Page:Popular Science Monthly Volume 17.djvu/445

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NOTES.

small Europeans. Precociousness becomes less and less in proportion to the advance made by any race in civilization—a fact which is illustrated by the lowering of the standard for recruits, which has been made necessary in France twice during the present century, by the decreasing rapidity of growth of the youth of the country. Women are more precocious than men, and in all domestic animals the female is formed sooner than the male. From eight to twelve years of age, a girl gains one pound a year on a boy, and in mixed schools girls obtain the first places up to the age of twelve. The inferior tissues and organs develop before the higher ones, and the brain is the slowest of all organs to develop. M. Delaunay concludes his paper by stating that the precocity of organs and organisms is in an inverse ratio to the extent of their evolution.

 

NOTES.

According to Dr. Abercrombie, a gentleman who had been a soldier dreamed that he heard a signal-gun, saw the proceedings for displaying the signals, heard the bustle of the streets, the assembling of troops, etc. Just then he was roused by his wife, who had dreamed precisely the same dream with this addition, that she saw the enemy land and a friend of her husband's killed; and she awoke in a fright. This occurred at Edinburgh, at the time when a French invasion was feared, and it had been decided to fire a signal-gun at the first approach of the foe. The dream was caused, it appears, by the fall of a pair of tongs in the room above; and the excited state of the public mind was quite sufficient to account for both dreams turning on the same subject.

The French forestry department, according to the "Polybiblion," have arrived at the conclusion that forests directly increase the supply of water in their neighborhood. From observations at Senlis and Nancy, they have decided that it rains more abundantly in wooded tracts, and that, while the leaves and branches give back the water quickly to the air, they prevent rapid evaporation from the ground, and are thus favorable to the formation of springs.

Dr. Ludwig Moser, Professor of Physics in the University of Königsberg, died in the latter part of February, aged seventy-five years. "Long," says "Nature," "before photography had become a practical art, Dr. Moser had acquired considerable reputation by his systematic and successful experiments in this department."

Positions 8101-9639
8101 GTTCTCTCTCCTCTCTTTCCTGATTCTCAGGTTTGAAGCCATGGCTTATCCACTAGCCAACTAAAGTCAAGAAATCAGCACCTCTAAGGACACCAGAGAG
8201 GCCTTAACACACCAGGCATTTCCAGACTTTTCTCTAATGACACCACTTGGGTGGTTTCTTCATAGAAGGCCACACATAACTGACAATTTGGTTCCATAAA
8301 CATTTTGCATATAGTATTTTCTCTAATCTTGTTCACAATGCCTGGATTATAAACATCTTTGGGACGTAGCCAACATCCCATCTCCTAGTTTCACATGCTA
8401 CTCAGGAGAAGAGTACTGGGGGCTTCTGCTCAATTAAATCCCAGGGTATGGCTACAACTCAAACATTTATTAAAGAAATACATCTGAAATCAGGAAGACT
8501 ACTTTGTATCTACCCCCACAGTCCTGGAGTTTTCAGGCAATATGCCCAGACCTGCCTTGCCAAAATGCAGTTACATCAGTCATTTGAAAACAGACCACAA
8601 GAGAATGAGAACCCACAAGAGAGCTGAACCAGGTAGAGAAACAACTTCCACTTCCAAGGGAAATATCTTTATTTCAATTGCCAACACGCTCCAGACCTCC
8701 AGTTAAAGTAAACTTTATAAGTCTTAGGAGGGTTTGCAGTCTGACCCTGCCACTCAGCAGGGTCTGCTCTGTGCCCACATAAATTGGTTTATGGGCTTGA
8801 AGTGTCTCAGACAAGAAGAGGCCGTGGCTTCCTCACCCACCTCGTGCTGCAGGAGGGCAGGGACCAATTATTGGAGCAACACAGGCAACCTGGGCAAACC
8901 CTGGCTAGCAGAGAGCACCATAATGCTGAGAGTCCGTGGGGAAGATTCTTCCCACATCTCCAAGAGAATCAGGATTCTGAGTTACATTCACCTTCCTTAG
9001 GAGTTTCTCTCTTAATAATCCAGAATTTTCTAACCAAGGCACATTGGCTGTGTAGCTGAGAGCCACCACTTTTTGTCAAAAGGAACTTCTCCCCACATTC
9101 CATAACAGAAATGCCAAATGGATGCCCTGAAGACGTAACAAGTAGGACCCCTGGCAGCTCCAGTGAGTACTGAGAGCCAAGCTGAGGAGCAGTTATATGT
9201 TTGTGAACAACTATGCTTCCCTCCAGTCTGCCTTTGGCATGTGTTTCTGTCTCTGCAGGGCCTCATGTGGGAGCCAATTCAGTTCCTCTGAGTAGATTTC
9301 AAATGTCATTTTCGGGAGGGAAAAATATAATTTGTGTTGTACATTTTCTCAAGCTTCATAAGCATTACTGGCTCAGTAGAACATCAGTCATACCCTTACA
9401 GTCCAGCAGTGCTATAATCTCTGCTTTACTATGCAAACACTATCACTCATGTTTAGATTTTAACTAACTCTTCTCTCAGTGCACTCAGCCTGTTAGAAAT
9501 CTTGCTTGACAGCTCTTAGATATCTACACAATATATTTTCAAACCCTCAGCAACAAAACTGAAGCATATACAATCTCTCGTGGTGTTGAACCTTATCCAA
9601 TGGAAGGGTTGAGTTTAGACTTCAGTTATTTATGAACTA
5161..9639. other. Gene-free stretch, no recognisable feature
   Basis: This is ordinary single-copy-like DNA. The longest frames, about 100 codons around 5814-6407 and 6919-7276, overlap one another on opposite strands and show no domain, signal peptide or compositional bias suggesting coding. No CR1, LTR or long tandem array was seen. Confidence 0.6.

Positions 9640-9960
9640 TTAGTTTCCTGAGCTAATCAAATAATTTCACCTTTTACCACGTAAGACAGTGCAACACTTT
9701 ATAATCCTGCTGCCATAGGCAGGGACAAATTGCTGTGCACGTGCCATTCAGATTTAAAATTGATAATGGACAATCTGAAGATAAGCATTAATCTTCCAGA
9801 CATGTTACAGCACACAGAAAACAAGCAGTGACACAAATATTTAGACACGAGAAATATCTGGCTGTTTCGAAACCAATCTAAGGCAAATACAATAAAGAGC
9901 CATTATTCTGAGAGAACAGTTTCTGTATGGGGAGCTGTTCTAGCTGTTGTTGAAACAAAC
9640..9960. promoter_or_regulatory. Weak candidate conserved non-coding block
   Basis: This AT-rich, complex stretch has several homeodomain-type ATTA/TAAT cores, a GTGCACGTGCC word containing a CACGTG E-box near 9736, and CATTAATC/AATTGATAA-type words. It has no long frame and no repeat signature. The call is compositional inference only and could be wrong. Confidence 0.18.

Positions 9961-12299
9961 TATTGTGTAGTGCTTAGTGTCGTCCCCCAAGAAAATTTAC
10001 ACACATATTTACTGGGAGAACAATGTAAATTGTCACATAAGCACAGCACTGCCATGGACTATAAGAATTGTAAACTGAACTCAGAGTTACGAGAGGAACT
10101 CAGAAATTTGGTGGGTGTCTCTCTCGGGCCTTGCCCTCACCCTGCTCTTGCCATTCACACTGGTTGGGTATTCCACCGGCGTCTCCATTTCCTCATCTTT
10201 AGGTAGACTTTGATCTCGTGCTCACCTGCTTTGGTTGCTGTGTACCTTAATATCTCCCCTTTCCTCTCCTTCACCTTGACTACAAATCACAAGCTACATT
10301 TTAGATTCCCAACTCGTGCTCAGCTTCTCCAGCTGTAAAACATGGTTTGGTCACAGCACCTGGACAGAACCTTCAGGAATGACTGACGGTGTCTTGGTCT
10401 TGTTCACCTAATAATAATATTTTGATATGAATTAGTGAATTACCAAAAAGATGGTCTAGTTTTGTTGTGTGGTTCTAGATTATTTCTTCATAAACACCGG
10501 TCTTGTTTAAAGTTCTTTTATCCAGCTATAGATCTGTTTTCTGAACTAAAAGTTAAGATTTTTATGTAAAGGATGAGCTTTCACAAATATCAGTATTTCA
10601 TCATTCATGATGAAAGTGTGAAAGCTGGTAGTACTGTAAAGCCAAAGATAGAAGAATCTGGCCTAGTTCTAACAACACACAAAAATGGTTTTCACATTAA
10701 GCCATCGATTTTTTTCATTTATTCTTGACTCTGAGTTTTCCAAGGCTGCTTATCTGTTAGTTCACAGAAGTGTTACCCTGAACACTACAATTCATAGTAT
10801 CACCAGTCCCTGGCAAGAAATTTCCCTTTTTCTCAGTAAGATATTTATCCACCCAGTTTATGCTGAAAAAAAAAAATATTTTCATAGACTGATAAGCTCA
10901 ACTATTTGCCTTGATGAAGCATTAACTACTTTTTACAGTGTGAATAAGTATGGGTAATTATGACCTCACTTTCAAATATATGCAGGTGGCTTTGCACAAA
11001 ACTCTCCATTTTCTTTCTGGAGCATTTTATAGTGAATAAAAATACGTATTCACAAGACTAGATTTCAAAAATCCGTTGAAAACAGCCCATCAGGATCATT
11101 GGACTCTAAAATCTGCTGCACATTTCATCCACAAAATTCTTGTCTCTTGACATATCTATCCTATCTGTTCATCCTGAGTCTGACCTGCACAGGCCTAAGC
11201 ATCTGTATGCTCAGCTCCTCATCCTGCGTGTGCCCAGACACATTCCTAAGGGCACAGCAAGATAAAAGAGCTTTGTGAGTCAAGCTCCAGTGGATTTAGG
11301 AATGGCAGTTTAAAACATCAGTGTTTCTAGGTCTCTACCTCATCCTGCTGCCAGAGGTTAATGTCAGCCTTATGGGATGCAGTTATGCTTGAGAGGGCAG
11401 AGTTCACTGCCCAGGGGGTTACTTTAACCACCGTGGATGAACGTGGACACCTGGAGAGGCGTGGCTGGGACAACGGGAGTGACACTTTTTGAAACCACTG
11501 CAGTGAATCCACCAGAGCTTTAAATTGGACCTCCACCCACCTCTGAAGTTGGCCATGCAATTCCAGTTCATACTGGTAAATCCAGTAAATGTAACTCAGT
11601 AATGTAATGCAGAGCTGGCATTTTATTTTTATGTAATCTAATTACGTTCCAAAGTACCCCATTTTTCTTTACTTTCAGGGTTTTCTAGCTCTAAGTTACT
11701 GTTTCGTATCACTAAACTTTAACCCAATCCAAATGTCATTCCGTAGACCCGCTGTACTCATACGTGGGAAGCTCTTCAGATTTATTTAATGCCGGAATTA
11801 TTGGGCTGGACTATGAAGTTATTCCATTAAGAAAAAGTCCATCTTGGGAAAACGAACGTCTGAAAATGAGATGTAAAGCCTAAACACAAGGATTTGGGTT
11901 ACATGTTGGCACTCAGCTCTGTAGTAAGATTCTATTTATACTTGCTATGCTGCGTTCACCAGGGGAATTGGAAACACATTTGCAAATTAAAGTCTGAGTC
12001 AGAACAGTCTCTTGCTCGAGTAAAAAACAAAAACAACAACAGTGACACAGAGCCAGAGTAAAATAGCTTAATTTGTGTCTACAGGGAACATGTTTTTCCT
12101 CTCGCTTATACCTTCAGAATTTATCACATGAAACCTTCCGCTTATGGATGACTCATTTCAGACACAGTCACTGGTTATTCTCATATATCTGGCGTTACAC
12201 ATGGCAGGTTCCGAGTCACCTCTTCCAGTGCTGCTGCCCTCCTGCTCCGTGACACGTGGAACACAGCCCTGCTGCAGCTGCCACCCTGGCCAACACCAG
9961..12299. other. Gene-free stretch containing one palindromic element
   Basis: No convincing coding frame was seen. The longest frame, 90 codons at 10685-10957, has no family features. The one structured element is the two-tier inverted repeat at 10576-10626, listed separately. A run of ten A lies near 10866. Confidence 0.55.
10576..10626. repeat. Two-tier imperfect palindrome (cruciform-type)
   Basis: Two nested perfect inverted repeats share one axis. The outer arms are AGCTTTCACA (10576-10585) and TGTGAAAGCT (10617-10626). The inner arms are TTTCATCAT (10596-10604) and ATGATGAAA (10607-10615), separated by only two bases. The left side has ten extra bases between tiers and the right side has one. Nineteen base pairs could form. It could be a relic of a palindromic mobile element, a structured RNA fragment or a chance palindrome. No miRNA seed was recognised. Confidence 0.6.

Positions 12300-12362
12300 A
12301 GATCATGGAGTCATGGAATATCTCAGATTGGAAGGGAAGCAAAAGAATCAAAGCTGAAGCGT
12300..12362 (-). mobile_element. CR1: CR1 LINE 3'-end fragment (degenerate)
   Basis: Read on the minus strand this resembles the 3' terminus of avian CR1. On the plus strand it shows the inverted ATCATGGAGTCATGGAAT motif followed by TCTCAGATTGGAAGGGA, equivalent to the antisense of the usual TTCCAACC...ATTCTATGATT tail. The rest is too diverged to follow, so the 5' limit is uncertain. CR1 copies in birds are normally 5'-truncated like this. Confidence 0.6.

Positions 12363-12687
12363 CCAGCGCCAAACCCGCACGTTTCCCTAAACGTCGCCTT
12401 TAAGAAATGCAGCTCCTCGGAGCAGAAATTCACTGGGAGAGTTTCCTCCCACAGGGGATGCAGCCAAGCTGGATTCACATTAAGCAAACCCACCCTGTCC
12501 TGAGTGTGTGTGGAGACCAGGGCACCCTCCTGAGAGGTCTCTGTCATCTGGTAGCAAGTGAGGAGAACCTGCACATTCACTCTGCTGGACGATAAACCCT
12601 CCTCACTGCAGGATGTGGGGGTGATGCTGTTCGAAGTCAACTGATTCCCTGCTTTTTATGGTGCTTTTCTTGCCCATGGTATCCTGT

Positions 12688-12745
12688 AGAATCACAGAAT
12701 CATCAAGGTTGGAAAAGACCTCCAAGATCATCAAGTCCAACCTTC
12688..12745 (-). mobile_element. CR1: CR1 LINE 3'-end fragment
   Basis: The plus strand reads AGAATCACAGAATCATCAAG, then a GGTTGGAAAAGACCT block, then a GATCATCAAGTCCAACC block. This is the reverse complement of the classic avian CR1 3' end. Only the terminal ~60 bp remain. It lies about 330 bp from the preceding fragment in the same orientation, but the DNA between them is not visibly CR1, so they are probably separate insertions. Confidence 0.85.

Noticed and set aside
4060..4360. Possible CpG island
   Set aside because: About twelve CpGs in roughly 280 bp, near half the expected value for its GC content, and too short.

Specimens of the volcanic ashes which rained down upon Dominica have been analyzed by M. L. Best. The lye was found to be rich in chloride of potassium. The predominant constituents of the solid part were silicates (feldspar and pyroxene), and pyrites in perfectly defined cubic crystals.

Another severe outbreak of scarlet fever, which occurred near Manchester, England, last summer, and in which thirty-five persons belonging to eighteen different families were attacked, twenty-five within thirty-six hours, has been traced by the health authorities to the distribution of the infection through the milk-supply.

Herr Baumgaertner, a German, has invented a balloon for navigation, having three cars attached, each with ten or twelve rings, to be set in motion by a crank. He recently attempted an ascension with his machine i at Leipsic. When the balloon was rising very slowly and skimming the house-tops his two assistants, in their alarm, jumped out. Upon this the balloon shot up to a great height, then burst and fell. The inventor was not seriously hurt, and is resolved to make a second experiment.

Rev. James Clifton Ward, F.G.S., from 1865 to 1878 an active working member of the English Geological Survey, and a popular writer on geological subjects, died April 13th, at the early age of thirty-seven.

"Nature" quotes from the "Bombay Gazette" an account of a remarkable thunderstorm that occurred at Dharwar, in March last, during which "hailstones fell measuring no less than nine or ten inches in circumference." The thunder and lightning were terrific, and, after the fall of hail, there was a heavy downpour of rain. We thought the hailstones mentioned above were the largest ever heard of, but it turns out, as usual, that the West is ahead in hail-stones as well as meteors and other celestial commodities. The "Bulletin" of the Iowa Weather Service, for April, 1880, received since the above was written, tells of thunderstorms during the month, in that State, where hailstones fell measuring twelve inches in circumference.

The death is announced of Karl von Seebach, the distinguished Professor of Geology at Göttingen. Although still a young man at the time of his death, he had done a large amount of valuable work, especially in the investigation of volcanic phenomena.

A scientific association has been formed in Algeria on the plan of the British and